This is an archived article and the information in the article may be outdated. Please look at the time stamp on the story to see when it was last updated.

BRECKENRIDGE, Colo. (KDVR) — More than a dozen kids from Florida recently got the chance to experience the mountain resort life here in Colorado, thanks in part to Southwest Airlines and Wheelchairs 4 Kids and adaptive skiing programs.

Madeline Robinson is the executive director of Wheelchairs 4 Kids, a Tampa-based nonprofit she co-founded 11 years ago to improve the lives of children with disabilities.

In December, it was one of 52 nonprofits recognized by Southwest Airlines through a national competition designed to reward organizations for the work they do in their communities. The carrier donated 100 domestic travel awards to each contest winner.

Robinson decided to use the tickets to fly 18 students from Wheelchairs 4 Kids and their parents to Colorado to introduce them to adaptive skiing, a sport these children would otherwise never have a chance to experience on their own.

“We never ever dreamed that we would be in Colorado in the snow, skiing. So, this is the most amazing thing that we have ever done,” Robinson said.

As the steady snow fell at Breckenridge Ski Resort, a group of nine students was loaded into bi-skis or seated on ski-bikes, adaptive ski equipment designed for people who use wheelchairs or have difficulty walking.

Robinson slowly wandered through the crowd that had gathered. She was beaming with pride.

“They’re in a wheelchair most of their life. They don’t get to do things (that most kids get to do outdoors). And here, gosh, they’re going down!” Robinson exclaimed. “And one of them even said they went down a black, on a sit-ski.”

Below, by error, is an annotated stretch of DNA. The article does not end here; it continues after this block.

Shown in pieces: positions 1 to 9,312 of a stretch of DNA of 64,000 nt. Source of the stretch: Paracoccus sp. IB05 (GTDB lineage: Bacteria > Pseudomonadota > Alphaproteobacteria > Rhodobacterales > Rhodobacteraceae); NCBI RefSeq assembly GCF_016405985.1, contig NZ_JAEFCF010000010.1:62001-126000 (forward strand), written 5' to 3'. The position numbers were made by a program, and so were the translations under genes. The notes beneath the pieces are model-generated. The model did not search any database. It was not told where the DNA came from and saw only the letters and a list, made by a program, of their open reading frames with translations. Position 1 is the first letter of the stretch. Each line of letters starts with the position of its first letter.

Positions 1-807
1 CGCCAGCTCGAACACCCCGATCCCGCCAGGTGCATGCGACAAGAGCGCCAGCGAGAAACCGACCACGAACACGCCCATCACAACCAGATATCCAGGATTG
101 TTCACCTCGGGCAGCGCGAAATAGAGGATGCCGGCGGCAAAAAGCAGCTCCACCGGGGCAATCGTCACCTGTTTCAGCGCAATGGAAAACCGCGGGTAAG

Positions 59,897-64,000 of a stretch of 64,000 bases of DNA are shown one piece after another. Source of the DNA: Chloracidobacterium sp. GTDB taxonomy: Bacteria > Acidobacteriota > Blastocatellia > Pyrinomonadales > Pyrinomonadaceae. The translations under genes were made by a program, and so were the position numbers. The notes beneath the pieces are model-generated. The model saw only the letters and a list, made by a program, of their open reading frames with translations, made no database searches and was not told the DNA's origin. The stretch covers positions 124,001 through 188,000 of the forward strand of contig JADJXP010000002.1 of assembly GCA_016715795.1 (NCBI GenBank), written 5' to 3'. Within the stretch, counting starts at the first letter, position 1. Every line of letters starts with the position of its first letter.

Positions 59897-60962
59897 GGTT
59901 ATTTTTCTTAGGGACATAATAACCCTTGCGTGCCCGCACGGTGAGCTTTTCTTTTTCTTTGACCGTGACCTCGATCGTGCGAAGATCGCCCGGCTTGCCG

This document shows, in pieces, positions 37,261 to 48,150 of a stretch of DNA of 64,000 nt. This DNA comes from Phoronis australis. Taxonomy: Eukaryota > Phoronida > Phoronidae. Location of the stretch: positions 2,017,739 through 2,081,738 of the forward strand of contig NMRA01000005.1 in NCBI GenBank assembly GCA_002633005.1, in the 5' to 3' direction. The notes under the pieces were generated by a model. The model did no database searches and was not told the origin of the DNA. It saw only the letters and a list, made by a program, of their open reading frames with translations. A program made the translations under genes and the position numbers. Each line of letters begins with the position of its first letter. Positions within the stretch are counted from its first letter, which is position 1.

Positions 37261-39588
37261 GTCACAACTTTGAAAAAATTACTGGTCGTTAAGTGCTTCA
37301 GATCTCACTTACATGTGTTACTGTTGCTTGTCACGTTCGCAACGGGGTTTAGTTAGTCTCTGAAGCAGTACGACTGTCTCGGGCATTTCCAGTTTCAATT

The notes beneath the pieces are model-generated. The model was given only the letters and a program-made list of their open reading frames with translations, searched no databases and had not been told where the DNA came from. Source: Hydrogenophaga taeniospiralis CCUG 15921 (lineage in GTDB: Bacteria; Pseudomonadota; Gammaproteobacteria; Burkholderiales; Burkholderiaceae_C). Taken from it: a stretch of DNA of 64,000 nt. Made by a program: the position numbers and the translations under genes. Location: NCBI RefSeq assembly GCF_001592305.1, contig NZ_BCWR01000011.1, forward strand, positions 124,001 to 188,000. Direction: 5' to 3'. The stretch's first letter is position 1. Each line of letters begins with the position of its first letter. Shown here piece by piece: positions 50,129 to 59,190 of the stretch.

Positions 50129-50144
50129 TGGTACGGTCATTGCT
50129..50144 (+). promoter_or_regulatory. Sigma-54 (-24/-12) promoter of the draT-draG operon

Once the students were strapped into their equipment, each child was tethered to an instructor from the Breckenridge Outdoor Education Center. Another guide accompanied them as they worked their way down the mountain.

This hands-on personalized instruction covered everything from getting onto and off a chair lift to carving turns on the slopes.

Ski program director Jeff Inouye said kids in the program left a lasting impression on his staff.

“The combination of never skiing before, some of them never seeing snow, I think that’s what just what makes it such a great experience,” Inouye said.

For these kids, this was the trip of a lifetime. Adaptive skiing in Colorado is something that they will never forget.

“I’m going to tell people that I had the most awesome experience ever,” 13-year-old Kiley Griggs said.

“Amazing” is how Angelina Jesselli described her two-day experience in Breckenridge. The 13-year-old said she plans to return to Colorado to give adaptive skiing another shot.

“I am, yeah definitely,” she told Outdoor Colorado.

Now that’s a story we call all look forward to.